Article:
Have you noticed tiny holes in your plastic fuel containers? You may not consider this damage could be due to an insect, but the residents of Florida’s panhandle have to contend with the ethanol-loving camphor shot borer, Cnestus mutilatus.
Camphor shot borers are invasive ambrosia beetles from Asia. The were first detected in Mississippi in 1999, and have spread throughout the Southwestern USA. They have been present in Florida’s panhandle for at least six years. They are most active between March and September.
Camphor shot borers are tiny black beetles in the subfamily Scolytinae. Their preferred hosts are sweetgum trees that are stressed or damaged. Broken branches or flooded roots cause the tree to emit small amounts of ethanol, which attracts these beetles. This means they can also smell the ethanol in fuel containers and mistake it for its host plant.
The damage to fuel containers leads to gasoline leaks, which is hazardous to people and detrimental to the environment. A recent article in the Gainesville Sun describes a group of U.S. Geological Survey staffers who became stranded when their boat ran out of gas due to camphor shot borer damage to their fuel line. Thankfully, the crew made it back to shore safely.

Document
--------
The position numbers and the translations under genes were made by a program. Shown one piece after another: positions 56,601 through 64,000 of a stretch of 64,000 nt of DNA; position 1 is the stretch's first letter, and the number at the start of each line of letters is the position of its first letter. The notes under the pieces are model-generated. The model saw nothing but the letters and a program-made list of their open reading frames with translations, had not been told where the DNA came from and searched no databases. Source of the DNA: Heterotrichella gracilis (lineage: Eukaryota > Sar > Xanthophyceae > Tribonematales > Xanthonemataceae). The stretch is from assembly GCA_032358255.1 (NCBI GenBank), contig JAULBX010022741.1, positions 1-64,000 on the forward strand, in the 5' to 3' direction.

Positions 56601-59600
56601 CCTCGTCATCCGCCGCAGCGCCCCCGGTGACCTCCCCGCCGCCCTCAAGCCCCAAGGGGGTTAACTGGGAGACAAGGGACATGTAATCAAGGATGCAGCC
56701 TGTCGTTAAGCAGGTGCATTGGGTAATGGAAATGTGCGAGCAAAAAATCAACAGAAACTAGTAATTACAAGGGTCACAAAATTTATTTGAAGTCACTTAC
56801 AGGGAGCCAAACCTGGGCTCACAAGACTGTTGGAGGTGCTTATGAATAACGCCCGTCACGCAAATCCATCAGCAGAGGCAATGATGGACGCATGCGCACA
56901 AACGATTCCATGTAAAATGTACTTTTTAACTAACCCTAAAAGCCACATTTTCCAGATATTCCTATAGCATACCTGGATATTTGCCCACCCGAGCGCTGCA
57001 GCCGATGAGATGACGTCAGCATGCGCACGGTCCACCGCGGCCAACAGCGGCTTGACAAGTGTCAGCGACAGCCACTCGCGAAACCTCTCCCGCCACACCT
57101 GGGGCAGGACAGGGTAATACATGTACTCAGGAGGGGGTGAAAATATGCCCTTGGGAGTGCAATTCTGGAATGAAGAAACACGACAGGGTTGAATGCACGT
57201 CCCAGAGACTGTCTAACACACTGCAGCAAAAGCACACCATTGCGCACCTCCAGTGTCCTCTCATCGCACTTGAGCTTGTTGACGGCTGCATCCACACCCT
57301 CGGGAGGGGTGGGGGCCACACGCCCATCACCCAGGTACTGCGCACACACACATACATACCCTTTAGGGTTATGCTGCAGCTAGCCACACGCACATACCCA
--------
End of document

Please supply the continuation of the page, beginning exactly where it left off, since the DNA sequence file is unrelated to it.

Boat owners are encouraged to check their tanks and fuel lines for any sign of damage. Plastic fuel containers should be kept in a secure location and checked for any leaks or leaching that would attract the beetles. Owners of sweetgum trees should be especially cautious for any sign of camphor shot borers.
For help identifying this beetle or any forest pest, check out the Southern Forest and Tree Health Diagnostics Facebook page run by Dr. Jiri Hulcr. You can also contact the DPI Helpline (1-888-397-1517) or send a specimen to the UF Insect Identification Lab.